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It is not preaching unless…It is not worship unless…

Come and see the wonders of God; his acts for humanity are awe-inspiring. Psalm 66:5 (CSBBible)

For as often as you eat this bread and drink the cup, you proclaim the Lord’s death until he comes.
1 Corinthians 11:26 (CSBBible)

When we journey without the cross, when we build without the cross, when we profess Christ without the cross, we are not disciples of the Lord, we are worldly; we may be bishops, priests, cardinals, popes, but not disciples of the Lord.

When somebody inquired whether a person [under the papacy] would be saved if he had not embraced this teaching of ours, he [Martin Luther] replied, “I really don’t know. God might have had regard for his baptism. This could do it. Even so, I have seen many [monks] die with a crucifix held before their eyes [as was then customary]. In spite of everything else, the name [of Christ] proved to be effective on their deathbed.”

When Jesus comes to the soul in Holy Communion, he brings to it every grace, and specially the grace of holy perseverance. This is the principal effect of the Most Holy Sacrament of the Altar, to nourish the soul that receives it with this food of life, and to give it great strength to advance unto perfection, and to resist those enemies who desire our death.

Most of my college professors were focused on reading, studying, and preaching the Bible verse by verse. That is called exegetical preaching. Exegesis is the art of drawing the message from the text. All the professors taught this way,  except one, my preaching professor. He would criticize me to no end, saying that “unless you preach the gospel, you may have given a good message, but you haven’t preached. And that gospel requires you to bring them to the cross. (Doug Dickey, multiple times in 1984-1986. He wanted you to include God’s grace, God’s love, God’s mercy, and if you didn’t – back to the library you went until you did!

I think that needs to be a rule, not only for preaching but for worship. We need to bring the people of God to the cross – We need to be there as well! Oh, do those who preach and lead worship need to come to the cross! We need to see with the Psalmist – the wonders of God as He acts on our behalf!  We need to see Him take on death and destroy it!  We need to see Him triumphant over our sin! That is why the Lord’s Supper explains the giving of Christ’s Body and His Blood shed for us! The entire service needs to focus there to journey with the cross throughout the week!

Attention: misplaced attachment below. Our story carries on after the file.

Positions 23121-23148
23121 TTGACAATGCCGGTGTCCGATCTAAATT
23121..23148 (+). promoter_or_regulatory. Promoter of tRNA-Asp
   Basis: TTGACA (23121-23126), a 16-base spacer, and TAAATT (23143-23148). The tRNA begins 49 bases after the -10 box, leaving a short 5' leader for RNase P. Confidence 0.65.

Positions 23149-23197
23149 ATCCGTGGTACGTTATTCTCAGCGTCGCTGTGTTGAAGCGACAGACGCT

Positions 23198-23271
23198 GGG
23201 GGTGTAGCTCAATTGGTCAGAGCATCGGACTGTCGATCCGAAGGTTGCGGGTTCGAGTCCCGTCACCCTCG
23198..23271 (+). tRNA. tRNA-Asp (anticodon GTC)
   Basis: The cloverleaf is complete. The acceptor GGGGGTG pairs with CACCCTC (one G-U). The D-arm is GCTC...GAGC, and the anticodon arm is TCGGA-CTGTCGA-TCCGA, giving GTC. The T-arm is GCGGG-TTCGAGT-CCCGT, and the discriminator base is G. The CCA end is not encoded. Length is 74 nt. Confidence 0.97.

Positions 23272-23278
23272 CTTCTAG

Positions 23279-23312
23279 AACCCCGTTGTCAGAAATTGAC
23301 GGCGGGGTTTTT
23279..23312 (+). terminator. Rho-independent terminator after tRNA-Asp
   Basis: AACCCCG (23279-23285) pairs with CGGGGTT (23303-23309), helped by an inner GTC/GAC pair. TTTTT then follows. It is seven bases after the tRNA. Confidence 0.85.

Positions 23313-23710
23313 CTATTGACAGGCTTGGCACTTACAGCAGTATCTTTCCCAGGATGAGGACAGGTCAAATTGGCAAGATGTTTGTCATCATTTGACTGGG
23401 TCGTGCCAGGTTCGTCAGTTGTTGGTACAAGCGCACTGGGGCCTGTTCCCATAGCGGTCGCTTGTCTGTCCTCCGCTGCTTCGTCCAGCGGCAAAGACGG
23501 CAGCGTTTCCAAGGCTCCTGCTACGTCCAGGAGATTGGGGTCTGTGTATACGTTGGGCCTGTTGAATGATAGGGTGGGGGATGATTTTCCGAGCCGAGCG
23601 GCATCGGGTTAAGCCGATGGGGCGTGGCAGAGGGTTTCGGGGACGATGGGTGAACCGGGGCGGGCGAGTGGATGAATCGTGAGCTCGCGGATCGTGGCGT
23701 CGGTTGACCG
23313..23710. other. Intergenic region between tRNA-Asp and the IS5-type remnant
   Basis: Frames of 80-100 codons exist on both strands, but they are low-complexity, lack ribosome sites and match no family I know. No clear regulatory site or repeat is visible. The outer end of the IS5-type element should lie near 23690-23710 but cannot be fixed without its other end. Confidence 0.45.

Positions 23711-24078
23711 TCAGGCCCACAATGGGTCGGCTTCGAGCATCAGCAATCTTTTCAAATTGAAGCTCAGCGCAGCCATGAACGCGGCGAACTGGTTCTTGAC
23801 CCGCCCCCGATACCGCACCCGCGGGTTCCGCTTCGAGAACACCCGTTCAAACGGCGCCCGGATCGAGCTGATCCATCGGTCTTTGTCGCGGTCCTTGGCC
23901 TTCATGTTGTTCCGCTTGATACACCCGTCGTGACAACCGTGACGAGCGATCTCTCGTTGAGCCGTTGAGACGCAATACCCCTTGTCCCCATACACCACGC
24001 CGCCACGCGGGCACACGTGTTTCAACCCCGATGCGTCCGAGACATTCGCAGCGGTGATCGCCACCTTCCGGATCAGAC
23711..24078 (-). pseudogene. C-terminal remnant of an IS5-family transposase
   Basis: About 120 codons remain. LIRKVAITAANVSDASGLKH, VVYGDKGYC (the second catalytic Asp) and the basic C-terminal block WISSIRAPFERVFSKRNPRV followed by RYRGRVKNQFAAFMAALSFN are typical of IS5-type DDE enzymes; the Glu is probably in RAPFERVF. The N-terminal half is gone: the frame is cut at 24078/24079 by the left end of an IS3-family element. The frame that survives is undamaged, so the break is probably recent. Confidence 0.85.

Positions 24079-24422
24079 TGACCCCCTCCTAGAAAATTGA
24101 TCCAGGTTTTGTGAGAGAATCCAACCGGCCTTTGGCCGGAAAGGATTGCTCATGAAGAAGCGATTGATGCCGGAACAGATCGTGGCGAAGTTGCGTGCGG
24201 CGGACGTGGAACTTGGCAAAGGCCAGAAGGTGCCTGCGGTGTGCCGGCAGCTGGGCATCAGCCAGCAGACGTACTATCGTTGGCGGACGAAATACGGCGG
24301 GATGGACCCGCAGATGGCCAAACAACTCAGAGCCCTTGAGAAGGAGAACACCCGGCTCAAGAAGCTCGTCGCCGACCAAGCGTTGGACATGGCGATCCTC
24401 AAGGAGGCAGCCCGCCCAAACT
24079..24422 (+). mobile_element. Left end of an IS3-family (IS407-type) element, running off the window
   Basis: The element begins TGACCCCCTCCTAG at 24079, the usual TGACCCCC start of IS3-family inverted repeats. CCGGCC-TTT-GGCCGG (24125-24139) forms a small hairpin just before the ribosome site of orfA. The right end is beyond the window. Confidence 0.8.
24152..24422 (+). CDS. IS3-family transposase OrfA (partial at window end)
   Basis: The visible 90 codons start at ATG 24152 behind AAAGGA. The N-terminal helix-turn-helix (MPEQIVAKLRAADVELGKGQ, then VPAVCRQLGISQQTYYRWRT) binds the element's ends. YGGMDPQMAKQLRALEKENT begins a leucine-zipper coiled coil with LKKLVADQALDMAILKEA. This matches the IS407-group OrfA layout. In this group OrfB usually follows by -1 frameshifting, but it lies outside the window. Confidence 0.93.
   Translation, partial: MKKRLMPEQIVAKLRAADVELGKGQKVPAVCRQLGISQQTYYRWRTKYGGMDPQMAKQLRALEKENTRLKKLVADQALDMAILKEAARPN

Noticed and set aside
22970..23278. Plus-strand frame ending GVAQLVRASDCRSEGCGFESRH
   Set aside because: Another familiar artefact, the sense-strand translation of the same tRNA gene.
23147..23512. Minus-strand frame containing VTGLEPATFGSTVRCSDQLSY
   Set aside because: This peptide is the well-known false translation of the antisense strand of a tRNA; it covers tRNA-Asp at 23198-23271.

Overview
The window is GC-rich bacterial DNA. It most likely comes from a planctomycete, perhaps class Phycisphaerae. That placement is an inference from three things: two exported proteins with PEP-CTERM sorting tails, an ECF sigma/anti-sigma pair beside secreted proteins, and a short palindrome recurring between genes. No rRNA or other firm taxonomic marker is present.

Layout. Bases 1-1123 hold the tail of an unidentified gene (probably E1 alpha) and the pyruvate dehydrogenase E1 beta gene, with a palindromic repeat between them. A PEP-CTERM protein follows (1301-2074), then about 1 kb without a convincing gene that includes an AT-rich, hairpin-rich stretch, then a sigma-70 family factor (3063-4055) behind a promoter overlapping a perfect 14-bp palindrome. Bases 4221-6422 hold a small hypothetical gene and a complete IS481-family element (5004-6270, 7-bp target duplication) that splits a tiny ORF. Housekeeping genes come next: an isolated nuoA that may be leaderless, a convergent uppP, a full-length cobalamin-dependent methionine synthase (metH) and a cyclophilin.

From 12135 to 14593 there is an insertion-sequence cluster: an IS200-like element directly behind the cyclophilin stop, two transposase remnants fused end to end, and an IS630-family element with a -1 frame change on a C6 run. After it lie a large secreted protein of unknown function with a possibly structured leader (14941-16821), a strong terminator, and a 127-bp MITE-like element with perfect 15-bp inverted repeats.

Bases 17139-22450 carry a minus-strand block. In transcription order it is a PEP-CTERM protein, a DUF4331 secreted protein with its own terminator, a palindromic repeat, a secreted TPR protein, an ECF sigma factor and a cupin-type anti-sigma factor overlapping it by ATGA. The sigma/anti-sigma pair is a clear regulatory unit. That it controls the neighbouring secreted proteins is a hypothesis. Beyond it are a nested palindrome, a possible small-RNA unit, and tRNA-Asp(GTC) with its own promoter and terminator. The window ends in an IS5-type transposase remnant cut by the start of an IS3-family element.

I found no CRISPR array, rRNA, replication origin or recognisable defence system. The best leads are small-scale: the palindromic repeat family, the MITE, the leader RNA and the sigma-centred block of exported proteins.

The cross needs to be there; the sermon and the sacrament need to draw us to Jesus! Look at the monks Luther describes, as they die, they just wanted to focus on the crucifix, to be in awe of God’s love for His people.

Can you preach verse by verse and still proclaim the death, burial, and resurrection of Jesus? I believe so, but will the cross and the resurrection be your primary focus? The same question may be asked to those who preach topically,
who do a series on marriage or faith. Or those who preach from the pericope, the rotation of verses over 1 or 3 years. You must go to the scriptures, see how they point to Jesus, and work on that passage until you figure out how!  The same as the worship service is formed, how does each song, each reading, each prayer draw people into Christ and make them more aware of His love! Of course, the decision on whether to offer commune fits there as well! Where else is the work of God as manifest at that moment, as people commune with the Body and Blood of Christ? (1 Cor. 10:16)

It is not preaching unless Christ crucified is revealed, nor is it worship if we are not brought to that cross in awe and celebrate that death was for us. This is why we gather… this is the refreshment given. It is time to celebrate!

Pope Francis, A Year with Pope Francis: Daily Reflections from His Writings, ed. Alberto Rossa (New York; Mahwah, NJ; Toronto, ON: Paulist Press; Novalis, 2013), 125.

Martin Luther, Luther’s Works, Vol. 54: Table Talk, ed. Jaroslav Jan Pelikan, Hilton C. Oswald, and Helmut T. Lehmann, vol. 54 (Philadelphia: Fortress Press, 1999), 87–88.

Alphonsus de Liguori, The Holy Eucharist, ed. Eugene Grimm, The Complete Works of Saint Alphonsus de Liguori (New York; London; Dublin; Cincinnati; St. Louis: Benziger Brothers; R. Washbourne; M. H. Gill & Son, 1887), 224.

We Could Not Die Eternally… So He Died: A Good Friday Sermon Worth Reading on Saturday!

We Could Not Die Eternally
So He died…
John 19:28-30

In Jesus Name

May the Death of Jesus prove to you the love of God!

  • Do we “get it.”

You have come here or are watching online because it is Good Friday. Hopefully, that means you know a little about Jesus and why we have a wooden thing hanging over a thing that looks like a table.

Your knowledge has to go deeper than that… and it has to go deeper than he died to pay for your sins.

That is important, but it is the first step on a journey. Perhaps it is better to picture it as having the door opened and being invited into a home built just for you.

What the cross opens up for you is amazing.

A.W. Tozer explained it well,